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... in an idiom derived from the 19th-century nationalist tracts excoriated by Yeats. O’Malley tells his story in cadences influenced by the early Joyce, D.H. Lawrence and American writer friends like HartCrane, but with a dry assurance all his own. The heroics come through all the more powerfully in his highly-polished but economical style. The supreme example can be found in the closing paragraph of ...

Performing Seals

Christopher Hitchens: The PR Crowd

10 August 2000
Partisans: Marriage, Politics and Betrayal Among the New York Intellectuals 
by David Laskin.
Simon and Schuster, 319 pp., $26, January 2000, 0 684 81565 6
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... and Caroline Gordon ‘had in fact lived in New York for several buzzing years in the mid-1920s, moving in loose-living, hard-drinking, left-wing bohemian circles and consorting with the likes of HartCrane, Maxwell Perkins, Katherine Anne Porter, Louise Bogan and Edmund Wilson’. The likes of, eh? Still, this helps introduce a rather interesting section on Tate, John Crowe Ransom and the so ...
24 May 2001
Allen Tate: Orphan of the South 
by Thomas Underwood.
Princeton, 447 pp., £21.95, December 2000, 0 691 06950 6
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... needed to strengthen his own cultural prestige, and this meant heading North. In 1925, he left Nashville for New York and there linked up with the Greenwich Village/Dial set. He made friends with HartCrane and tuned into the prevailing atmosphere of world-saving innovation. He tried to make a living as a freelance writer (he was always fretting about money in these early years), signed up to ...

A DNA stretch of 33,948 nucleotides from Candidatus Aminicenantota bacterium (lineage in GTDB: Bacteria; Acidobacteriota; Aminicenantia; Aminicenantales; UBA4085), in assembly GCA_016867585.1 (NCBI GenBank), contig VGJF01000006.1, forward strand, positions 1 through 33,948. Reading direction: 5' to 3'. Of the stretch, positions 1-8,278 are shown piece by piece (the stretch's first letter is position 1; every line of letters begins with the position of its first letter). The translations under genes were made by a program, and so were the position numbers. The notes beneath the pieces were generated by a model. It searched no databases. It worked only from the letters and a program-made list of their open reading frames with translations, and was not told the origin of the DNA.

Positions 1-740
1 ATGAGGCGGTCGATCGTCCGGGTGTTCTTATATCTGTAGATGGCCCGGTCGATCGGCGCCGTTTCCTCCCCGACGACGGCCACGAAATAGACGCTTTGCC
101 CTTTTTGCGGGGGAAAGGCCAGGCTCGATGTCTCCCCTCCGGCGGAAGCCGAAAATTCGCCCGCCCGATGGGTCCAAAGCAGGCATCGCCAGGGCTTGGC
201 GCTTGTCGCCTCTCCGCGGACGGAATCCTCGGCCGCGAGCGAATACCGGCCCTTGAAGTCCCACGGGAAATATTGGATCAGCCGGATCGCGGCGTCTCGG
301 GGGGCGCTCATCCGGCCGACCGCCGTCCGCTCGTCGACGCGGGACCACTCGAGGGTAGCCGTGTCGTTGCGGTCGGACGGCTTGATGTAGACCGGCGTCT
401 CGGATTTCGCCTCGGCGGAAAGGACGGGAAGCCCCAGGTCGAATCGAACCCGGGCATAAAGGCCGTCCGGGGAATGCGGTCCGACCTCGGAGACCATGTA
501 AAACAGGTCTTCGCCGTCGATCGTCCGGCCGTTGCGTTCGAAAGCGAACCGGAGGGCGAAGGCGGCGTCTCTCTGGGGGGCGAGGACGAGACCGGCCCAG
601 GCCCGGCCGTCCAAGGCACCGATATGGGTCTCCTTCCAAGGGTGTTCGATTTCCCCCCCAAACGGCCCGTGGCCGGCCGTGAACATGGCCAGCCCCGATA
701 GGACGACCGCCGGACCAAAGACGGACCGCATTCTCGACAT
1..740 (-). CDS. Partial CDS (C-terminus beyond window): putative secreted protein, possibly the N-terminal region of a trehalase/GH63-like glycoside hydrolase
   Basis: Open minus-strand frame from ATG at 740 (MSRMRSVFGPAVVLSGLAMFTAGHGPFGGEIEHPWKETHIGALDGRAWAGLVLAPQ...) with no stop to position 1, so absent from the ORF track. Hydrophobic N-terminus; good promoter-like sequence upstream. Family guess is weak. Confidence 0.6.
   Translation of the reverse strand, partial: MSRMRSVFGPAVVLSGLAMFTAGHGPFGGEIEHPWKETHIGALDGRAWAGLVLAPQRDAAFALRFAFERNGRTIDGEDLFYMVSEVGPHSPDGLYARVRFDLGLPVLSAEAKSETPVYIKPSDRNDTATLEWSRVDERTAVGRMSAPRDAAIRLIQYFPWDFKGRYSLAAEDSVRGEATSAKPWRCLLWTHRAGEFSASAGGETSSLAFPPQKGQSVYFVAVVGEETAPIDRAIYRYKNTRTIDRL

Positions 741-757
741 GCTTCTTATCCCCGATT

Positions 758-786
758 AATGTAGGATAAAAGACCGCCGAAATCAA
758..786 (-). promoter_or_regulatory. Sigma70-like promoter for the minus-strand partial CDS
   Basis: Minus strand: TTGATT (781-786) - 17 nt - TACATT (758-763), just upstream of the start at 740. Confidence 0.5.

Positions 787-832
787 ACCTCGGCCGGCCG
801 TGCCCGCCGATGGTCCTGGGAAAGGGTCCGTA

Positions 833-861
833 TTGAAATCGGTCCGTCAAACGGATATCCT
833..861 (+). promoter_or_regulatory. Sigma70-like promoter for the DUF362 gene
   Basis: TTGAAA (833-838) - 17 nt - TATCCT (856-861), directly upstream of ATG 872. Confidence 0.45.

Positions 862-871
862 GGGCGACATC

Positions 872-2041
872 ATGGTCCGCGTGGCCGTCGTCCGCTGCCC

Cheers

John Lanchester

8 March 1990
The Thirsty Muse: Alcohol and the American Writer 
by Tom Dardis.
Abacus, 292 pp., £3.99, February 1990, 0 349 10143 4
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... the essay on Eugene O’Neill. There had been a particular ferocity and desperation about the way O’Neill drank: once, after a dry period, he went down to the cellar to taste some cider with HartCrane and Malcolm Cowley, who had dropped around to his house in Connecticut. His wife found him in New York a week later. On another occasion, he took a half-empty bottle of a Prohibition spirit called ...

Oms and Hums

Julian Symons

22 March 1990
Ginsberg: A Biography 
by Barry Miles.
Viking, 588 pp., £20, January 1990, 0 670 82683 9
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... he gravitated towards the rebels among the students. It was also when he was 17 that he met and was impressed by the much older William Burroughs; a year later he encountered Jack Kerouac. He read HartCrane, adopting and adapting the passion for rhetoric, but ignoring Crane’s attempt to comprehend the culture of the past in a vision of contemporary America. He ignored also Crane’s metrical ...